Emmitt Smith points to trouble at One Buc
By RICK STROUD, Times Staff Writer
© St. Petersburg Times
published March 30, 2003
Emmitt Smith says he wanted to play for the Bucs. But the NFL's all-time leading rusher decided to run from a power struggle rather than cause a bigger rift for the world champions.
Smith, who signed a two-year contract Thursday with the Cardinals, is referring to increasing signs of acrimony between Bucs coach Jon Gruden and general manager Rich McKay.
Speaking at the Sports Edge Retail Summit at the Four Seasons Resort in Las Colinas, Texas, on Friday, Smith said he received mixed responses from his conversations with the Bucs.
"There was a dynamic going on in Tampa Bay that was a battle between two individuals," Smith said. "One individual wanted me down there very badly. The other individual saw his position as 'I'm going to make this decision and I don't think we should do this.' There was a power struggle going on down there. When you see what was going on in Arizona and how badly they wanted me from head to toe, versus what was going on down in Tampa, I didn't want to fool with it."
It's no secret Gruden has become increasingly annoyed by McKay's offseason personnel decisions. Gruden wanted to sign the 33-year-old Smith, but McKay believed even at a minimum salary and backup role, the ex-Cowboys star would create too big of a distraction.
At the NFL owners meetings in Phoenix, Gruden made disparaging comments regarding McKay to coaches and front-office personnel, according to a report on CBSsportsline.com.
It's believed Gruden also was not pleased upon learning Saints left tackle Kyle Turley had been traded to the Rams for a second-round pick -- in 2004, no less -- while McKay was busy with the league's competition committee meetings. Instead, the Bucs are struggling to re-sign free agent Roman Oben.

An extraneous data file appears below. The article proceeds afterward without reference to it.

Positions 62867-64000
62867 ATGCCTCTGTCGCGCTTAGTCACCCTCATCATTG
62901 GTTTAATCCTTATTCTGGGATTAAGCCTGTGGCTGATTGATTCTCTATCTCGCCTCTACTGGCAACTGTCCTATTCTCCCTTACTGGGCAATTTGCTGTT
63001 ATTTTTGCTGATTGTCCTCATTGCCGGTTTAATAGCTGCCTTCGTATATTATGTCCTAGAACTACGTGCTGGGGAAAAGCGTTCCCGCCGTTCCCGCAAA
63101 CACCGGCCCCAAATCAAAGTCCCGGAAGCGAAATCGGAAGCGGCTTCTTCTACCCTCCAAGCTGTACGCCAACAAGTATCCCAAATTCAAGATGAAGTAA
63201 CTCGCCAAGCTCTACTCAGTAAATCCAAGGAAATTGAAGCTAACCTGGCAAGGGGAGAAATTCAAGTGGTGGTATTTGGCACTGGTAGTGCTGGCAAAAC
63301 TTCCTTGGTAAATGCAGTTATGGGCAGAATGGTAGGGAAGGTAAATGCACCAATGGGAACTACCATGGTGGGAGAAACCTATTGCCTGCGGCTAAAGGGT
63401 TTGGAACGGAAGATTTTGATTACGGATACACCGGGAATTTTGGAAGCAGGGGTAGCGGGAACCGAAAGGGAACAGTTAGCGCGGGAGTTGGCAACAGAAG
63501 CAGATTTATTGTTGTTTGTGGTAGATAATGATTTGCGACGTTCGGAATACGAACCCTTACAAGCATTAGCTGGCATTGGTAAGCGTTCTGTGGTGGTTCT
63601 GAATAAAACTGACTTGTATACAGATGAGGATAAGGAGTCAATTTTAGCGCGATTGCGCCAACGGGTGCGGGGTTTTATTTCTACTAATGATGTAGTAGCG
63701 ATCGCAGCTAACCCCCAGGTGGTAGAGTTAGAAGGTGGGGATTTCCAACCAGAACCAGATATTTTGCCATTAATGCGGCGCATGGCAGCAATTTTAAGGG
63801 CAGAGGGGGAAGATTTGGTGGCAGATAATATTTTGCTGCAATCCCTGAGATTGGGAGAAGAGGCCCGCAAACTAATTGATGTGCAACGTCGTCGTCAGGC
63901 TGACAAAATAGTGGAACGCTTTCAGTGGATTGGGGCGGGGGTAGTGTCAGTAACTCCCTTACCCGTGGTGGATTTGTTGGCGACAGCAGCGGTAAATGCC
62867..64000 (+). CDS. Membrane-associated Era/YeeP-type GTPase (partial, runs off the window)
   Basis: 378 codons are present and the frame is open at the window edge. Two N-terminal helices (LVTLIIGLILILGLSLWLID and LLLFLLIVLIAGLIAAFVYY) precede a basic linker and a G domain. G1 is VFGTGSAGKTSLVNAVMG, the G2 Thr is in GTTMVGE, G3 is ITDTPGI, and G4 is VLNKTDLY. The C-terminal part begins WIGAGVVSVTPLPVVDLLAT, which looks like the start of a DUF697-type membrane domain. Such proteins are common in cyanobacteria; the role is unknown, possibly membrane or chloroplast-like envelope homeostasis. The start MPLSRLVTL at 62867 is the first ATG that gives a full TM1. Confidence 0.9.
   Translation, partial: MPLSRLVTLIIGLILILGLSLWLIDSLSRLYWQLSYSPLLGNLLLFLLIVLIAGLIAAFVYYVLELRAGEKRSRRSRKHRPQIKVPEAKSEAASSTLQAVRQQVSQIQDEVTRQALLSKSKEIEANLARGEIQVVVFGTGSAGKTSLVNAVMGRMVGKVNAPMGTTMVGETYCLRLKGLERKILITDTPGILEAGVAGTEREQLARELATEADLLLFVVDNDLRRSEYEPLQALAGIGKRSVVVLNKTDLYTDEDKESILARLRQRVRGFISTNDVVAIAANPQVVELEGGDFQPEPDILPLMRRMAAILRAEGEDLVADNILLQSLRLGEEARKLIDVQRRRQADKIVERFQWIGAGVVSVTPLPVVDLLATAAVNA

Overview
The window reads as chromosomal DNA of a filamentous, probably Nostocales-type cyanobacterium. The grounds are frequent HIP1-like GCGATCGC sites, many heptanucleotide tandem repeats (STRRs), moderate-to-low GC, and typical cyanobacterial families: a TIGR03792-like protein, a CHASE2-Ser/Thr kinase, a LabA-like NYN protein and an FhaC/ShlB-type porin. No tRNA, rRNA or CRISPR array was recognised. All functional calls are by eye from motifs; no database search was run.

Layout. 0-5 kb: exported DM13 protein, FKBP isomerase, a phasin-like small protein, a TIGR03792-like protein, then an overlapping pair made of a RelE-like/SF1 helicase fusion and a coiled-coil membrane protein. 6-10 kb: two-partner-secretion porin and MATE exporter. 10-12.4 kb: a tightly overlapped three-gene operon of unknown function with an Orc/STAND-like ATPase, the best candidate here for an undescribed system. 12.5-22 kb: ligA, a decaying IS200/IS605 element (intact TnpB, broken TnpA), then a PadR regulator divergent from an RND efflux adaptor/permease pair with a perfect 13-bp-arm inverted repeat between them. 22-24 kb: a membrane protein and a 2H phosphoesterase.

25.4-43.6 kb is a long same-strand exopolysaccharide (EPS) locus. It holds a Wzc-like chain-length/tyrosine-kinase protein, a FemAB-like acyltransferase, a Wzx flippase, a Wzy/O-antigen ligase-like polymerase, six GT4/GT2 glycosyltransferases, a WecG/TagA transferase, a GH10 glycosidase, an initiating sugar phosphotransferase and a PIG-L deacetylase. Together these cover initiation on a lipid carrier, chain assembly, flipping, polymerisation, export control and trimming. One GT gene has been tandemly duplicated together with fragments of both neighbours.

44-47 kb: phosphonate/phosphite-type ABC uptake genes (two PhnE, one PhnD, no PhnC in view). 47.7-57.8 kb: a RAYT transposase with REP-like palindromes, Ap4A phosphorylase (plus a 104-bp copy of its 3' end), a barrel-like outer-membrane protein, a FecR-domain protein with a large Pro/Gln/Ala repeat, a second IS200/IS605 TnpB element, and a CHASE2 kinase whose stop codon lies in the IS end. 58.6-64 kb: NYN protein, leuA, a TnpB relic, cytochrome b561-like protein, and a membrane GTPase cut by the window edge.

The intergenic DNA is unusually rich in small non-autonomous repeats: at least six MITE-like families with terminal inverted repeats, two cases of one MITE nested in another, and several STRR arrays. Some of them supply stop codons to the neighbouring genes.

Finally, few members of the Bucs organization, including Gruden, are not pleased with the botched effort to restructure the contract of quarterback Brad Johnson, which fell apart when either McKay or assistant general manager John Idzik removed a $1.5-million salary guarantee for 2004 from the proposal.
The result was nearly $4-million of salary-cap relief never materialized and Johnson still is fuming.
Aside from signing Jacksonville center John Wade and Giants guard Jason Whittle, who weren't exactly top free agents, McKay has done little to improve the offense. Meanwhile, more and more cap dollars continue to flow to defensive players like Simeon Rice and Shelton Quarles. Next up? Anthony McFarland and Warren Sapp.
"From a salary structure the last two years, we lost a center that had a big salary, we've lost a running back, Warrick Dunn, that we just couldn't keep," Gruden said. "And we replaced them with good players but not at the same salaries as the guys they replaced."
The Bucs only have two highly paid players on offense: Brad Johnson and receiver Keyshawn Johnson.
Of course, Smith got paid between $7-million and $8-million to play the next two seasons in Arizona, which will make him the lead ball carrier. Tampa Bay could only guarantee him a chance to win.
"We like to use a committee of backs, we've proven that to you," Gruden said. "There would be a role for Emmitt. There would be a role for any of our backs that make the team.
"I want to get everything done now. I can't get over it if it's not done now. If it's not done tomorrow and it wasn't done yesterday, I just start to become upset because everything is a crisis. Forget the left tackle, what about the right tackle? The backup center? The backup left guard. Who's our long snapper? What if Karl Williams pulls a hamstring, who returns punts? Who's our (strongside) linebacker, who's our third corner if Dwight (Smith) moves back (to safety)?"
Gruden never has met a player he didn't love and it's McKay's job to keep an eye on the henhouse. But when inevitable Hall of Fame players have to identify a problem at One Buc Place, it might be time to fix it.
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